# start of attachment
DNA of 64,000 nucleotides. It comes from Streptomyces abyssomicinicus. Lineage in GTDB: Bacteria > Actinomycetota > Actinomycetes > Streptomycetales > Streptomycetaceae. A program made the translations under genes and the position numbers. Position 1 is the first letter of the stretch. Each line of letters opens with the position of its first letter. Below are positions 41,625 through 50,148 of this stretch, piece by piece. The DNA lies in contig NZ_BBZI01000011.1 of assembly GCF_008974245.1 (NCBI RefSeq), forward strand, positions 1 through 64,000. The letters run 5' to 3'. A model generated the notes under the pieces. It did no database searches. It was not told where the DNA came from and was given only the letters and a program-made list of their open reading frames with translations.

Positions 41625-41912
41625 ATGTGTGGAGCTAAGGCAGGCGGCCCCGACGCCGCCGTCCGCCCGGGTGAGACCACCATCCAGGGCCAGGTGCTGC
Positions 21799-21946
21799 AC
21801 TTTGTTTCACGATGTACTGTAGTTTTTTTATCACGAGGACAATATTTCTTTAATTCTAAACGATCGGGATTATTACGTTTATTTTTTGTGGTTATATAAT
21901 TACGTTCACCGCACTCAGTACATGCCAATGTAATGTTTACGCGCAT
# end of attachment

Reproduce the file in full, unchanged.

DNA of 64,000 nucleotides. It comes from Streptomyces abyssomicinicus. Lineage in GTDB: Bacteria > Actinomycetota > Actinomycetes > Streptomycetales > Streptomycetaceae. A program made the translations under genes and the position numbers. Position 1 is the first letter of the stretch. Each line of letters opens with the position of its first letter. Below are positions 41,625 through 50,148 of this stretch, piece by piece. The DNA lies in contig NZ_BBZI01000011.1 of assembly GCF_008974245.1 (NCBI RefSeq), forward strand, positions 1 through 64,000. The letters run 5' to 3'. A model generated the notes under the pieces. It did no database searches. It was not told where the DNA came from and was given only the letters and a program-made list of their open reading frames with translations.

Positions 41625-41912
41625 ATGTGTGGAGCTAAGGCAGGCGGCCCCGACGCCGCCGTCCGCCCGGGTGAGACCACCATCCAGGGCCAGGTGCTGC
Positions 21799-21946
21799 AC
21801 TTTGTTTCACGATGTACTGTAGTTTTTTTATCACGAGGACAATATTTCTTTAATTCTAAACGATCGGGATTATTACGTTTATTTTTTGTGGTTATATAAT
21901 TACGTTCACCGCACTCAGTACATGCCAATGTAATGTTTACGCGCAT